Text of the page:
Posted by Joe Camero, Waste Management
AB 341 sets 75 percent state-wide diversion goal by 2020; Alameda County Waste Management Authority aims for 90 percent diversion
OAKLAND — June 28, 2012 – Beginning July 1, 2012, about 470,000 California businesses and apartments will be required to recycle. This includes all businesses that generate four cubic yards or more of commercial solid waste per week, and all multifamily residential dwellings with five units or more regardless of the amount of commercial solid waste generated.
The affected businesses represent approximately 20 percent of California’s 1.3 million businesses and are responsible for about 75 percent of the commercial waste in California, according to the California Department of Resources Recycling and Recovery’s (CalRecycle) Web site.
AB 341 sets a statewide goal for 75 percent disposal reduction by 2020, and it requires local governments to inform businesses of the new Mandatory Commercial Recycling law. According to CalRecycle, the implementation of AB 341 will result in an estimated statewide average annual cost savings of $40 million-$60 million from 2012-2020.
“To achieve this goal, we are working with local governments and businesses to provide optimal solutions in their recycling and educational efforts,” said David Tucker, Director of Public Affairs, Waste Management of Alameda County.
However, in Alameda County, some cities and unincorporated area have adopted a more ambitious diversion plan by adopting the Mandatory Recycling Ordinance to meet and surpass the AB 341 requirements. According to recyclingrulesac.org, “the ordinance (2012-01) is designed to help the Alameda County Waste Management Authority reach its long-term goal of reducing waste by ensuring that recyclables and compostables make up less than 10 percent of material in the landfill by 2020.”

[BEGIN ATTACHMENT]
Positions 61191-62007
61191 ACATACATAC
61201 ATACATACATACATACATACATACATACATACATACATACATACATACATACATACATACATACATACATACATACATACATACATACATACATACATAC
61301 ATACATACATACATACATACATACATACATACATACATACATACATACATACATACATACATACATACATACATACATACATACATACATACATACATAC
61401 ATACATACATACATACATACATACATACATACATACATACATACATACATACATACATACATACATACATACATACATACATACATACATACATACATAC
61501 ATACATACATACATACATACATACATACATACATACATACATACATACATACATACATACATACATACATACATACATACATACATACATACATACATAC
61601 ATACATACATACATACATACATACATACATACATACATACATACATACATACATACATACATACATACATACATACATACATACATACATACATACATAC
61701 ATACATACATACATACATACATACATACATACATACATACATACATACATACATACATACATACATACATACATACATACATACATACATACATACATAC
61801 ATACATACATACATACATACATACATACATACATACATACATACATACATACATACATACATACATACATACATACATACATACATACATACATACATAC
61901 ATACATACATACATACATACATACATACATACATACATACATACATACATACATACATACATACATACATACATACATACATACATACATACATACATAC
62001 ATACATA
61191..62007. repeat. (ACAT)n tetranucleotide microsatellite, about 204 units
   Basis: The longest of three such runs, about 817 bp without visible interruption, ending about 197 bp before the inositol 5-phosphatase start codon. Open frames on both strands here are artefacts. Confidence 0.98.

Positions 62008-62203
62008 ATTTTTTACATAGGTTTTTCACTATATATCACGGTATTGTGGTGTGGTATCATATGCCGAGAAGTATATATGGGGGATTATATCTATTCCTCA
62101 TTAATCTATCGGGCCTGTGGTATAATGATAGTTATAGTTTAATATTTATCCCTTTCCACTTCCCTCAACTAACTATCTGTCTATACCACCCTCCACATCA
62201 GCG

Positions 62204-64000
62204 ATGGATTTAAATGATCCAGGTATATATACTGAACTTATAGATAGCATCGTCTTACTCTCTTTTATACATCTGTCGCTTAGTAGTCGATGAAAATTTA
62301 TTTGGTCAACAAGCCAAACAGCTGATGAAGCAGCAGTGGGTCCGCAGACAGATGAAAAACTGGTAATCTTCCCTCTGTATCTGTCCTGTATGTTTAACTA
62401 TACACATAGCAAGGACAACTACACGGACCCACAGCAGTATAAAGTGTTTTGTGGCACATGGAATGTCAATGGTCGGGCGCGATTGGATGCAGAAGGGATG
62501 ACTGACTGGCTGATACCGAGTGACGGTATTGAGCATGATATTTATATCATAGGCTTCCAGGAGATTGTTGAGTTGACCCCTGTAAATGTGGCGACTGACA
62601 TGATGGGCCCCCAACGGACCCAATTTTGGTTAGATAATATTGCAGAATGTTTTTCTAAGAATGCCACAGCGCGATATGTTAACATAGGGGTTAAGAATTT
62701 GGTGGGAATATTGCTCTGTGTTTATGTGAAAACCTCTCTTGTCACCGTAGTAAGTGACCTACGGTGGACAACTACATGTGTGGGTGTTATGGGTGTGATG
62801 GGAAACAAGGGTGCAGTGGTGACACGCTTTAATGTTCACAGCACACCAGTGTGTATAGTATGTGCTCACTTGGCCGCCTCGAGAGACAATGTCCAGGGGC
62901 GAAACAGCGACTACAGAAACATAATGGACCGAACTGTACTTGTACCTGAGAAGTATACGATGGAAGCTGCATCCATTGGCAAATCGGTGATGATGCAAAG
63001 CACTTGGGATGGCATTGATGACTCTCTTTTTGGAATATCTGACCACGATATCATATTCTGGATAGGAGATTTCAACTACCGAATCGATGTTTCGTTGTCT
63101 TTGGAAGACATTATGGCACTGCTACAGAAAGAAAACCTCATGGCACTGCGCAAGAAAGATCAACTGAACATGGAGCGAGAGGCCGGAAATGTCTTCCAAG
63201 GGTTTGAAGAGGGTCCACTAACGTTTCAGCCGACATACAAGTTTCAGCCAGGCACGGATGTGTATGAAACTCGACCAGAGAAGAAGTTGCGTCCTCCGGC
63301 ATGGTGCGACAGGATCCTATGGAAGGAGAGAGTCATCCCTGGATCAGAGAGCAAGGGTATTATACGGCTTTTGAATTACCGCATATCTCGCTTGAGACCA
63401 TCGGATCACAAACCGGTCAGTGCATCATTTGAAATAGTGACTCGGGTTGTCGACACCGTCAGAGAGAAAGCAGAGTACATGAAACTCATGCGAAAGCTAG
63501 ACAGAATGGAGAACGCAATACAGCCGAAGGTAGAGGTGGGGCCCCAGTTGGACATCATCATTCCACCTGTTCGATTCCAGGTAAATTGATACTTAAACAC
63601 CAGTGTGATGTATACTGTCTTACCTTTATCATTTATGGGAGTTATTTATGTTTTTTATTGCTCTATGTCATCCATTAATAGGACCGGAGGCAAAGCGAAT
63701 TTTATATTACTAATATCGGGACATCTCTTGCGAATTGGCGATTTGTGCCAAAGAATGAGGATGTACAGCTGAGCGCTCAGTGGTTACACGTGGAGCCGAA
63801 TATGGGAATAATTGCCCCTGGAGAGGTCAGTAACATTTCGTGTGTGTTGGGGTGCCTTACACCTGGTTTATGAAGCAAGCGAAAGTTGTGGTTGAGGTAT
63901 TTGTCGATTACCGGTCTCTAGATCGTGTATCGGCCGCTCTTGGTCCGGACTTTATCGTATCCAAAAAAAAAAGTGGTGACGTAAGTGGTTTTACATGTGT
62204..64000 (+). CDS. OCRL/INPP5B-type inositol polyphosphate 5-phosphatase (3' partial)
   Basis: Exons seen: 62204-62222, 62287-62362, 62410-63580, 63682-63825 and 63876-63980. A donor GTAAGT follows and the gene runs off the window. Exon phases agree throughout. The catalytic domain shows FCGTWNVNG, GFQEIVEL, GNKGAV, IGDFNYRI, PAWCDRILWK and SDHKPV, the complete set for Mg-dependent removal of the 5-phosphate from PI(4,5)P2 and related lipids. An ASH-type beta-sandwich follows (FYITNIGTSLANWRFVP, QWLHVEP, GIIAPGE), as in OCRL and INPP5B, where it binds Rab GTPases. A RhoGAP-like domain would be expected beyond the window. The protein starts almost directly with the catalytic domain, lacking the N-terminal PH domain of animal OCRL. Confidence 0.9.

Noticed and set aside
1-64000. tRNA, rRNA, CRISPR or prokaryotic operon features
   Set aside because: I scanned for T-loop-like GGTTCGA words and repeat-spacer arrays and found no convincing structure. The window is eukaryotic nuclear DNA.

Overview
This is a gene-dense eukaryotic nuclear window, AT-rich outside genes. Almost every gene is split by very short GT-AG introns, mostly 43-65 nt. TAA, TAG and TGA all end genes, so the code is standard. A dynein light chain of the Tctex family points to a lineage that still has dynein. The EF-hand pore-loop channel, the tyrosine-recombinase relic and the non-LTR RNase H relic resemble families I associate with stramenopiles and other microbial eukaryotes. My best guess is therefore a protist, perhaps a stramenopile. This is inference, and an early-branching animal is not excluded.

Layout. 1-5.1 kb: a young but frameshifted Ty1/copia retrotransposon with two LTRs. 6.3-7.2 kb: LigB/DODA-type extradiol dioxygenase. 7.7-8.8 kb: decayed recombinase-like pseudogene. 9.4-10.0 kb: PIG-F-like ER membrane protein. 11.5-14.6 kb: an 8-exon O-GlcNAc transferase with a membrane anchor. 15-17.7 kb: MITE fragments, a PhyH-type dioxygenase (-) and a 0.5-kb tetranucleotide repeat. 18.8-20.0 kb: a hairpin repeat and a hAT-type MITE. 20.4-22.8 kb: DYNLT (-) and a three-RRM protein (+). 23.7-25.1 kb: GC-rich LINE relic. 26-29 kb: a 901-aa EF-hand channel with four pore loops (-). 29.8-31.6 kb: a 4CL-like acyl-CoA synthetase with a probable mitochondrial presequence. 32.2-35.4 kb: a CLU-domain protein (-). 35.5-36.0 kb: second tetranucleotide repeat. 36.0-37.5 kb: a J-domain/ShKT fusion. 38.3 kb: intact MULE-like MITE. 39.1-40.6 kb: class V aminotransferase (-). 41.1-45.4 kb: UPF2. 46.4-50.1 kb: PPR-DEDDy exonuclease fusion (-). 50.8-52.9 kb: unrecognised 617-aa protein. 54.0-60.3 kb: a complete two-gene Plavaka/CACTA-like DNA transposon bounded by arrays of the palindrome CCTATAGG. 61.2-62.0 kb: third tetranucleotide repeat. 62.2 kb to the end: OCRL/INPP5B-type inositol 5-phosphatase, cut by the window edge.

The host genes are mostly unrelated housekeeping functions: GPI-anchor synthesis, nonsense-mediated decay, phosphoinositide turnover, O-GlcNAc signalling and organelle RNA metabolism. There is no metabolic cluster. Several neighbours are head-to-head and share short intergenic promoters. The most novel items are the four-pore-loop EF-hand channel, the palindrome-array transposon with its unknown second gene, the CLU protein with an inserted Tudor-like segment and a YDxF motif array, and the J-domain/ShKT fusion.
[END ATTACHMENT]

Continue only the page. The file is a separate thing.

The following cities mandated by Ordinance 2012-01 are Alameda, Albany, Berkeley, Emeryville, Fremont, Hayward, Livermore, Newark, Oakland, Piedmont, San Leandro, and Union City. For more information on Ordinance 2012-01, visit recyclingrulesac.org.
“Many of commercial clients in the Bay Area have shown an eagerness to reduce the cost of their waste and, more importantly, what goes into the landfills,” said Tucker.
Waste Management worked with Tomodachi Sushi Bistro in Hayward to audit its waste disposal procedures and trash. What they discovered was more than 50 percent of the discarded material was recyclable. As a result, the restaurant changed from a six-cubic-yard trash bin to a one-cubic-yard trash bin, a three-cubic-yard recycling bin, and a one-cubic yard organics bin. The switch will net a 59 percent savings per month.
For more information on AB 341 and Mandatory Commercial Recycling, visit www.calrecycle.ca.gov/climate/recycling/.